Individuals will be able to amend the gender marker on their birth certificates by having a medical or mental health professional fill out an affidavit or affirmation attesting that the changed sex designation more accurately reflects the applicant’s gender identity.  While similar to policies in other jurisdictions, the proposals expand the categories of professionals who can attest and removes medicalized language, increasing access for transgender people, a group that has historically been discriminated against and disenfranchised.

“You don’t realize the importance of having a birth certificate that accurately reflects who you are until you face the challenges that transgender New Yorkers regularly struggle with – harassment, denials of service, employment problems, and other endless bureaucratic nightmares caused by a single ineradicable mark on their basic proof of identity,” said New York Civil Liberties Union Executive Director Donna Lieberman. “We applaud Council Member Johnson and the Department of Health for taking this important step toward eliminating the discrimination faced by transgender New Yorkers in their everyday lives.”

“The bill and the policy proposing to allow transgender people to amend their birth certificates without requiring that they undergo sex reassignment is a highly positive action that directly addresses the challenges faced by transgender New Yorkers as they seek access to the same privileges and rights that other New Yorkers enjoy,” said Glennda Testone, Executive Director of The Lesbian, Gay, Bisexual & Transgender Community Center. “This policy revision is a crucial step that will allow transgender people equal access to vital records critical to survival and participation in society, and we applaud Council Member Johnson for introducing it and the NYC DOHMH Board of Health for introducing similar policy.”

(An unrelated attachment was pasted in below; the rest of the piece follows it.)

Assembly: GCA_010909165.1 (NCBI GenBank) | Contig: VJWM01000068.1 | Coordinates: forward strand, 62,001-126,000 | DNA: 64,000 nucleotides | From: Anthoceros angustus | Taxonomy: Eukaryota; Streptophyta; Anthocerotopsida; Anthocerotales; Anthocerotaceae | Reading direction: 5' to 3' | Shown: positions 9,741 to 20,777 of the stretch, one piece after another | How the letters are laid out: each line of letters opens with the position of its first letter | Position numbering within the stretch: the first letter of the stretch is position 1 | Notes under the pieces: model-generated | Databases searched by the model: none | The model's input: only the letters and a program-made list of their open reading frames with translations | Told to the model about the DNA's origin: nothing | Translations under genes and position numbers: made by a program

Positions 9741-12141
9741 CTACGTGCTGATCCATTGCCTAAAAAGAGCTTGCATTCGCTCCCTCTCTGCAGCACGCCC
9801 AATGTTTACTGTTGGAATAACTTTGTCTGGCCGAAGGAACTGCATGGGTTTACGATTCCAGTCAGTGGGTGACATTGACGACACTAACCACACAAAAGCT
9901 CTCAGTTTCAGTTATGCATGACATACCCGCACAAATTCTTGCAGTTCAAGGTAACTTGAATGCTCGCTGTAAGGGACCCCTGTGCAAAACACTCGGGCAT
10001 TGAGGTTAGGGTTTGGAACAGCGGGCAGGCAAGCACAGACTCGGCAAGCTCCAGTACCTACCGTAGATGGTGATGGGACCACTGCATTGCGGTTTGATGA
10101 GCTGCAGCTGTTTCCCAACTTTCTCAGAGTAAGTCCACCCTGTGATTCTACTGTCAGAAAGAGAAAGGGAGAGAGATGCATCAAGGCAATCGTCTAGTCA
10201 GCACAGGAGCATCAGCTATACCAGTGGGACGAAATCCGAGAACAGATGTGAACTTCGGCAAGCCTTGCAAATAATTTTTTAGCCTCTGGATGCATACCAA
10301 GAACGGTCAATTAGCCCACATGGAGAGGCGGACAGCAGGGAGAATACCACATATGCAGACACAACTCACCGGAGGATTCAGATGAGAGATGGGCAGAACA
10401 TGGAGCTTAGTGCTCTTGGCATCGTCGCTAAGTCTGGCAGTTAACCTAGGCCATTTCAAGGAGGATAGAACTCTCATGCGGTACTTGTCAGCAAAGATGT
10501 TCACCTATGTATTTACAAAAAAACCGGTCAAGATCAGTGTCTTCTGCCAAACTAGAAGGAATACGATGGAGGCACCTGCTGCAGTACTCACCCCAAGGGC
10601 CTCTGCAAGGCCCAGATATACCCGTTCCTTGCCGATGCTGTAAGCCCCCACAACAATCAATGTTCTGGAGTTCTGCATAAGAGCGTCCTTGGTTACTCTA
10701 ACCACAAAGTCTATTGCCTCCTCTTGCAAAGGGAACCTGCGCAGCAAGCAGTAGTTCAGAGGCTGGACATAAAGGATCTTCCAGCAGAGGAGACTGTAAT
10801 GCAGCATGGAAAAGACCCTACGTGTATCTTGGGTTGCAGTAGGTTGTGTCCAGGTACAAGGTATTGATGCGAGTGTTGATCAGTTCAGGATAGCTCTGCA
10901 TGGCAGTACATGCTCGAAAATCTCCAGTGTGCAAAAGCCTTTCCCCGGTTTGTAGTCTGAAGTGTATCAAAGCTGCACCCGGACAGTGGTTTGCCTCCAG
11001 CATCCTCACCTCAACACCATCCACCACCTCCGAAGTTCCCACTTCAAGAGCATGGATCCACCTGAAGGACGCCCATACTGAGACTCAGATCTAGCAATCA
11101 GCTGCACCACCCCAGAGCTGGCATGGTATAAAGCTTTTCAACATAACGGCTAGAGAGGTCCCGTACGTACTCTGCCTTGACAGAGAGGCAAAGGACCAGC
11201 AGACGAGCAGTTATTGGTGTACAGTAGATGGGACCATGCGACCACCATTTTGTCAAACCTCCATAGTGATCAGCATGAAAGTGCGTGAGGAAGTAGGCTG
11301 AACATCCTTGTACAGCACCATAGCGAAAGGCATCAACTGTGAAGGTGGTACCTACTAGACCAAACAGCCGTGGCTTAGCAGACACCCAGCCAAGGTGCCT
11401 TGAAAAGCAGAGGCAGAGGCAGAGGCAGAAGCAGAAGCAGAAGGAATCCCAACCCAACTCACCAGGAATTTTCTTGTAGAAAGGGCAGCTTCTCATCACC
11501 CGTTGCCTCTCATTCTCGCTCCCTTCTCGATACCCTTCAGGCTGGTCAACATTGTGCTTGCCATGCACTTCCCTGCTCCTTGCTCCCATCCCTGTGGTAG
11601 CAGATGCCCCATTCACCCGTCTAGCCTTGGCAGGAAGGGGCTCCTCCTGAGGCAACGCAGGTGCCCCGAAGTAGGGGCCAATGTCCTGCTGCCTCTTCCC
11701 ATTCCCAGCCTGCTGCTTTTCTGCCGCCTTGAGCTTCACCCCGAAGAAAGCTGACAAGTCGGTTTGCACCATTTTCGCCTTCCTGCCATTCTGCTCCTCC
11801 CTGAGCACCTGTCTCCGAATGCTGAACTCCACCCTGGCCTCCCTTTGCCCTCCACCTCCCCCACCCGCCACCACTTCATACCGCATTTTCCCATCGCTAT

“We commend the New York City Department of Health and Mental Hygiene and the New York City Council under Corey Johnson’s leadership for moving this important correction forward so that transgendered New Yorkers can secure birth certificates that accurately reflect their gender identity,” said Empire State Pride Agenda Executive Director Nathan M. Schaefer. “We urge both governmental bodies to adopt this change as soon as possible and bring New York City up to speed with the state and closer to equality for transgender New Yorkers.”

“We applaud these efforts to help transgender people born in New York City update their birth certificates to match who they truly are. These proposed policy changes reflect modern medical standards for transgender health care,” said TLDEF Executive Director Michael Silverman. “A birth certificate is a fundamental form of identification. Yet New York City’s existing policy makes it all but impossible for transgender people to get birth certificates that reflect their true identities. It requires surgical procedures that most transgender people have not undergone, either because of discriminatory health insurance exclusions that make such procedures unaffordable, or because such procedures are medically inappropriate for some people. That leaves most transgender people with inaccurate birth certificates that do not reflect their true identities.  And it leaves them to face harassment and discrimination whenever they need to show those inaccurate birth certificates. We are hopeful that the City Council and the Board of Health will change this harmful policy and improve the lives of transgender people.”